After waiting for two days for our father to call from federal prison, the phone finally rang. The counselor at Canaan Federal Prison Camp allowed our dad to use the phone to call us from his office, even though his phone privileges were yet to be set up. The conversation was brief, but we were glad for the first call and to hear that he was safe.

We soon realized that this call would be the first of daily calls. Waiting for a late afternoon “check in” is becoming part of our daily routine. The call takes precedence over most other things. Although our conversation was quick (he only has 300 phone minutes a month) and we just outlined what we did for the day, it was a reassurance for both our father and his family that he/we were safe and doing okay.

During one of our conversations we were able to discuss the protocol for visiting. While we did need to submit the necessary paperwork, we were fortunate enough to have an emergency approval for the first weekend he was there. The approval covered me, my sister, my mother and my husband. These small acts of good faith like the emergency approval and using the counselor’s phone make such a difference and really helped put our minds somewhat at ease.

Knowing that we could visit brought both relief and stress. The mixed feelings seem to be a norm with this entire process. Getting to see your father for the first time in a week, which already seemed like an eternity, is something you can’t wait to do, but the fear of the unknown sets in. Justin guided us to ensure we understood the visiting regulations, and to make sure we did not have any issues, like being turned away.

The morning of the visit we all changed about four times before we found attire that matched the guidelines. We were all so nervous we even packed extra clothing in the car just in case. The tension in the car ride there was equally as bad as the drive to drop my father off. When we finally arrived we filled out some paperwork and were given permission to go in. As we looked around we realized that they weren’t as tough with the dress code as we had expected.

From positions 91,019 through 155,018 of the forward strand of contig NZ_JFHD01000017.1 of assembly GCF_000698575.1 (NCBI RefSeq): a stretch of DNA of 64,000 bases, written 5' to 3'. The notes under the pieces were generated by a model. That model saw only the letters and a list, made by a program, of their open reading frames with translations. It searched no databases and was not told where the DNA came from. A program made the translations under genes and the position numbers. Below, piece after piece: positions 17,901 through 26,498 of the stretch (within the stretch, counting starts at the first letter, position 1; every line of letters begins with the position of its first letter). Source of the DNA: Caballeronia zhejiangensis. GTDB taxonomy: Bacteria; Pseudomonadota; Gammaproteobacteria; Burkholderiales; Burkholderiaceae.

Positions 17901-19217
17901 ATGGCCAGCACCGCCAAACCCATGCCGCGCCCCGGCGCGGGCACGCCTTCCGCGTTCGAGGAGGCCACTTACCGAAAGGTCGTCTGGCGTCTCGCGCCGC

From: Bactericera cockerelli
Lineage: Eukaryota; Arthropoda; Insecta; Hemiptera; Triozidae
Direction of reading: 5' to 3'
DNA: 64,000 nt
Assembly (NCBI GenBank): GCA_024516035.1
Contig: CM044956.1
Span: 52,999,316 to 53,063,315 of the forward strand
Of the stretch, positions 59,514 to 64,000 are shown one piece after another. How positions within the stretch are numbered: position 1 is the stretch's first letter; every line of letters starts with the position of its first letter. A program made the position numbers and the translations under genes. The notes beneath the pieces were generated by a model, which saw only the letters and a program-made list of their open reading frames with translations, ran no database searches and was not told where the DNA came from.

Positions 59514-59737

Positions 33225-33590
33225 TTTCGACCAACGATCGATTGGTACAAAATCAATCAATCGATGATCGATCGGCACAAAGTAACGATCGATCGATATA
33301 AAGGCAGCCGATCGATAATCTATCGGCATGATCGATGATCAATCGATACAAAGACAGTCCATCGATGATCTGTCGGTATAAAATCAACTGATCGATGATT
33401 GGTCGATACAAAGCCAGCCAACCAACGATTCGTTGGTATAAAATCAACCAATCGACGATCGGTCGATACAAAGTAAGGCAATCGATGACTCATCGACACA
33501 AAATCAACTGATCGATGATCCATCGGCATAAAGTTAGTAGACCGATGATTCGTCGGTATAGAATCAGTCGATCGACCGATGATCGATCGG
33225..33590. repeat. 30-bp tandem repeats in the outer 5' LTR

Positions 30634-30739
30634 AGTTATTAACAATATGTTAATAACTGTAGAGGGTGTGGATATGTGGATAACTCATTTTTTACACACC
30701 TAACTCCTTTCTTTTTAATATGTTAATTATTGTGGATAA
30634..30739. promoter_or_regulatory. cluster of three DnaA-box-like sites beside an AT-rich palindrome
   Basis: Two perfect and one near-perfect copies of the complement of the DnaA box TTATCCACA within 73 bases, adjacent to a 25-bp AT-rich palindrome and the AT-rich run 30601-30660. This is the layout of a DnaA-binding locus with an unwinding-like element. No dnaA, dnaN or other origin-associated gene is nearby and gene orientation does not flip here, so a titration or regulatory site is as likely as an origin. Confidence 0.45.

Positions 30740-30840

After waiting for a few minutes we saw our dad. Everyone was so happy to see him and surprised to see how he looked. Ironically, he looked better than he had in years. We sat at a table outside and we were able to talk about how he settled in. Fortunately, his roommate took him under his wing and helped show him “the ropes.” There was so much to talk about and he was adjusting much better than we expected. We spent about four hours talking and sitting outside (it was a sunny day.)

During the visit we were all fine and happy to catch up, but the reality set in when it was time to leave and we all weren’t leaving together. The day, including the long drive, takes a toll on everyone and even though you aren’t doing much it is exhausting.

That night the purpose of his call was more to check in with us. I think that he realized how trying it is on our family and he needed to know that we were holding up okay. It’s such a conflicting experience because you want to know that he is handling things okay, but in a sense you can’t believe that he looks and feels better there than he did home. We have to constantly remember that the time leading up to this really changed him as a person and we haven’t actually had our dad present in a while.

While we are all happy to have had these few “firsts” and we are glad that it wasn’t as scary as we had expected, we now have to digest the fact that this is our reality. The initial scare and panic is somewhat over, but it seems like we have forever to go. At this point it is just one day at a time…

Get Ready for Early Release

If you've been following the news, you know that our partner, Justin Paperny, has been doing amazing work! Earlier this week, Washington Post reporter, Peter Holley, contacted our team. American readers wanted to learn more about how people prepared for prison. He was...

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Last Day In Federal Prison Camp

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